She believes that fitness and recreation should be available to every individual, regardless of ability, to improve quality of life. "Aside from the health and wellness benefits, there are intrinsic benefits that come from participating in recreation, and it's our job as professionals to provide those opportunities and make the adaptions necessary so it can be accessible."
Park Equity for New Yorkers
At more than 100 years old, New Yorkers for Parks (NY4P) is an independent nonprofit organization conducting research, promoting advocacy campaigns and working for equity in parks for all New Yorkers. "We work to ensure that all communities have access to the physical, mental and environmental health benefits that quality, well-maintained open spaces bring," said Megan Douglas, director of communications for NY4P.
Douglas pointed out that different communities have different needs, and a one-size-fits-all approach doesn't work. While some things are universal, like adequate maintenance, other needs vary neighborhood by neighborhood. "Some communities tell us they need more recreational and after-school programming for young people, while others tell us they want more space for passive recreation. We have to tailor our advocacy, and encourage the city to take the same approach," said Douglas.
In fact, Douglas said they work closely with the New York City Department of Parks and Recreation. "As a watchdog organization, we may not always see eye-to-eye on individual issues, but we have a very open and honest relationship, and find many opportunities to work together to improve and protect our parks."
NY4P conducts meetings and discussion groups, like their annual Boro x Boro meetings and their monthly Open Space Dialogues. Douglas said these gatherings have been extremely effective for learning how to best serve New Yorkers and also as a way to share resources and bring local park advocates together. "Our panels have featured urban planners next to environmental justice activists, designers next to transportation activists, leaders of large conservancies next to community gardeners, etc. Participants may not always agree, but that's not necessarily a bad thing."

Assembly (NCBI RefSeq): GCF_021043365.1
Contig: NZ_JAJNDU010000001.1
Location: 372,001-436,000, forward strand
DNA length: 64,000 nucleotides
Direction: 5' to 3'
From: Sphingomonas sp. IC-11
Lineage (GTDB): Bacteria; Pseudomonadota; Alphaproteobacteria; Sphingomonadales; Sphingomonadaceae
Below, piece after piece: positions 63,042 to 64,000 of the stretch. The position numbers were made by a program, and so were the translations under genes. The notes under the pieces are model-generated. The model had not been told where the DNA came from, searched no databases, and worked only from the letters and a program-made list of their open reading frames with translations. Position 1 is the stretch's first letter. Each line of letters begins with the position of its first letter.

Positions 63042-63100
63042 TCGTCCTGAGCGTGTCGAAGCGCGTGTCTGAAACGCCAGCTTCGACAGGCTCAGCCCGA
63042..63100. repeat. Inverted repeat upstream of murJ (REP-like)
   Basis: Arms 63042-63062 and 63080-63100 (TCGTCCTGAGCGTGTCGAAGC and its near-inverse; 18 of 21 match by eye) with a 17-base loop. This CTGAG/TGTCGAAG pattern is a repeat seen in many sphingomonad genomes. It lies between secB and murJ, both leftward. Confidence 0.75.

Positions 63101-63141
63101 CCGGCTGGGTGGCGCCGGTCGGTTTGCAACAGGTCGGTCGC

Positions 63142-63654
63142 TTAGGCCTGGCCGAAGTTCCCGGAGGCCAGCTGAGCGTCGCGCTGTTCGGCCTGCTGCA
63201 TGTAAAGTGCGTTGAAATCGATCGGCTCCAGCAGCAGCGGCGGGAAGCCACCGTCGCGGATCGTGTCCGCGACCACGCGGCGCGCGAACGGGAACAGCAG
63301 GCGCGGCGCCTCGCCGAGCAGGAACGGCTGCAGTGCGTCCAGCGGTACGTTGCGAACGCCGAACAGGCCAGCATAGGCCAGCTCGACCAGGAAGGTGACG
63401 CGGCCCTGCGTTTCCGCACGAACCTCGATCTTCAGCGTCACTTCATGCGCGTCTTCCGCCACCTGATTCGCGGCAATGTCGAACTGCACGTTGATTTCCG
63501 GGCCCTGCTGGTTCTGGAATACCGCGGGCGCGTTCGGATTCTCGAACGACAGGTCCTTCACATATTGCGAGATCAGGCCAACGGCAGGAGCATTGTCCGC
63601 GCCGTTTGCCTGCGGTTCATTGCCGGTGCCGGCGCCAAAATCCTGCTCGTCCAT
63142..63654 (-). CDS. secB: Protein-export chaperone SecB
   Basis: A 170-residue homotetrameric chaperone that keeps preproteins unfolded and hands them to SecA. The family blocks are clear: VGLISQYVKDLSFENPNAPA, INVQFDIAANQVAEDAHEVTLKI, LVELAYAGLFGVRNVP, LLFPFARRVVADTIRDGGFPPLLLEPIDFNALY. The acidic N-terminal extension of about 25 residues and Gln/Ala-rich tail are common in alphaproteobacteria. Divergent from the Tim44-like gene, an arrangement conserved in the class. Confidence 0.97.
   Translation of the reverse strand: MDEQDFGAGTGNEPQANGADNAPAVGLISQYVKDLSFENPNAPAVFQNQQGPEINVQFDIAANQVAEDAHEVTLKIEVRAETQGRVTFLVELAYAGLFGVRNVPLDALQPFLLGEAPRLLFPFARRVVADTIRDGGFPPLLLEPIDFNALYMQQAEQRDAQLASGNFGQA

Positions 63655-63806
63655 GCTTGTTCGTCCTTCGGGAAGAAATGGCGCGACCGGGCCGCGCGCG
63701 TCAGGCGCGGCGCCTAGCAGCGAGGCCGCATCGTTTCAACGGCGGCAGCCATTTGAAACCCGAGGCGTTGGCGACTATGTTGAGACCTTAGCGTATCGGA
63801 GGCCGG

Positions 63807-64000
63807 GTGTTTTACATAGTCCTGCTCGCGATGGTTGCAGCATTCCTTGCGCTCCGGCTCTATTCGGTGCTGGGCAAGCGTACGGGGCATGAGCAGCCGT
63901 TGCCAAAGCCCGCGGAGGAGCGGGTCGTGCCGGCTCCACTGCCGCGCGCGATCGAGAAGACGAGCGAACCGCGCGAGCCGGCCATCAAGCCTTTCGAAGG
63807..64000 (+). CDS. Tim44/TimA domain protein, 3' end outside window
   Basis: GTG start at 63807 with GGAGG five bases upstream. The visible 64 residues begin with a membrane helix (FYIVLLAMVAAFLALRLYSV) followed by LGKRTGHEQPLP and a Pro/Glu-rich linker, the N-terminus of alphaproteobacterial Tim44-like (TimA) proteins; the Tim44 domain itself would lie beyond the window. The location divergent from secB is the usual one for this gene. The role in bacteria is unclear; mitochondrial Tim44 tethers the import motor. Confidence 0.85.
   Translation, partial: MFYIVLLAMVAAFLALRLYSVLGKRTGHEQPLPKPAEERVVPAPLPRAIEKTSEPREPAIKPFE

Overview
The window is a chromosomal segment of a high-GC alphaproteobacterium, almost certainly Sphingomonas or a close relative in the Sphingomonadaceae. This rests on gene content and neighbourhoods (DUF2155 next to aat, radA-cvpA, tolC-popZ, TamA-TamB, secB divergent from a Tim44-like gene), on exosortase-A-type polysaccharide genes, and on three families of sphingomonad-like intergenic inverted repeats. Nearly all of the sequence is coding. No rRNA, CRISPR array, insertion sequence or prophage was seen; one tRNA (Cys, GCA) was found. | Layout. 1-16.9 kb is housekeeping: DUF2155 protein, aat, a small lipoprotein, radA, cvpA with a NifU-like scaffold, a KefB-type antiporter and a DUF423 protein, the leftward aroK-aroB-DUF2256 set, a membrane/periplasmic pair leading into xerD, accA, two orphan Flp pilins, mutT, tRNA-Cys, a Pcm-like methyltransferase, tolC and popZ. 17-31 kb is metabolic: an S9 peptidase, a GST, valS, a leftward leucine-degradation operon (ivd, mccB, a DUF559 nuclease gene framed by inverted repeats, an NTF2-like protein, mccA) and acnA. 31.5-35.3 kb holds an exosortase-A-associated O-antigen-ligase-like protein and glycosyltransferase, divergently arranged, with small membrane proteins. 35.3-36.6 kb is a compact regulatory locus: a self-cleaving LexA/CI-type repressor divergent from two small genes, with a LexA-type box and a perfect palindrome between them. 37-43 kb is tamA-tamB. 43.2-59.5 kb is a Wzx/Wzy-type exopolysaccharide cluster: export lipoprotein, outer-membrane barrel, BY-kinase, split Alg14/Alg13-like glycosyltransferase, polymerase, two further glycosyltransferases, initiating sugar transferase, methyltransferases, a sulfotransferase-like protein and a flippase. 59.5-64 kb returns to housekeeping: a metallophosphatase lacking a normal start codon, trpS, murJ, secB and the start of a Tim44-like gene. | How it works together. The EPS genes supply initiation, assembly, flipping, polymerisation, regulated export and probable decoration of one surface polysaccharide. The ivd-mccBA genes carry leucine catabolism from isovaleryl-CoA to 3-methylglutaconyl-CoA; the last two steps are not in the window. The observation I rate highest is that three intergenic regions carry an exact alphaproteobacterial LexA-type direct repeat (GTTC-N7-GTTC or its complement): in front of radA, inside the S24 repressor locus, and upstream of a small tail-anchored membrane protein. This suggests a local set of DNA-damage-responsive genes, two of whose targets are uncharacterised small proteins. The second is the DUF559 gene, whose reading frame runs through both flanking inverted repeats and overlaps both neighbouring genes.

If park equity is our goal, it means that we must place special emphasis on standing up for those communities who don't have access to quality open space.
Conducting research is an important part of what NY4P does, as it empowers residents and helps them advocate on their own behalf, as do other advocacy tools, such as their "How Can I Improve My Park?" guide. "When a community group goes to their elected official or a government agency armed with numbers and data, we've seen time and again that it leads to real, positive change in local parks and neighborhoods," Douglas said. She added that the research also means they have the data to back up their own advocacy. "When the numbers show that a certain neighborhood doesn't have an adequate amount of parkland, or that their parks are in disrepair, we can make a very clear case for why improvements are needed."
"It's important for NY4P to listen to, work with and engage underserved populations in our advocacy because otherwise we wouldn't be nearly as able to speak up on their behalf," Douglas explained. "If park equity is our goal, it means that we must place special emphasis on standing up for those communities who don't have access to quality open space."
Access for All
Back in Portland, Hendricks said there are many reasons to make sure that underserved populations have access to parks, facilities and services. "The primary reasons are to create a greater sense of community cohesiveness, promote health and healthy lifestyles and develop key life skills."
He said he often gets inquiries from various jurisdictions wanting to know about their DEI (Diversity, Equity & Inclusion) practices. "It begins with mindset, beginning by taking a proactive approach. It's important for cities to understand that in many ways, parks and recreation departments are best equipped to help serve and engage underserved populations," Hendricks said. "By creating multicultural events, providing low-cost services and ensuring that you're communicating with the diverse language groups in your community, you help strengthen the fabric of the community."
"Everyone deserves access to parks and recreation opportunities, regardless of ZIP code," said Portland Parks Commissioner Nick Fish. "I'm proud that Portland Parks & Recreation and the community we serve recognize that parks are a key part of thriving neighborhoods and have prioritized equity and inclusion in our system."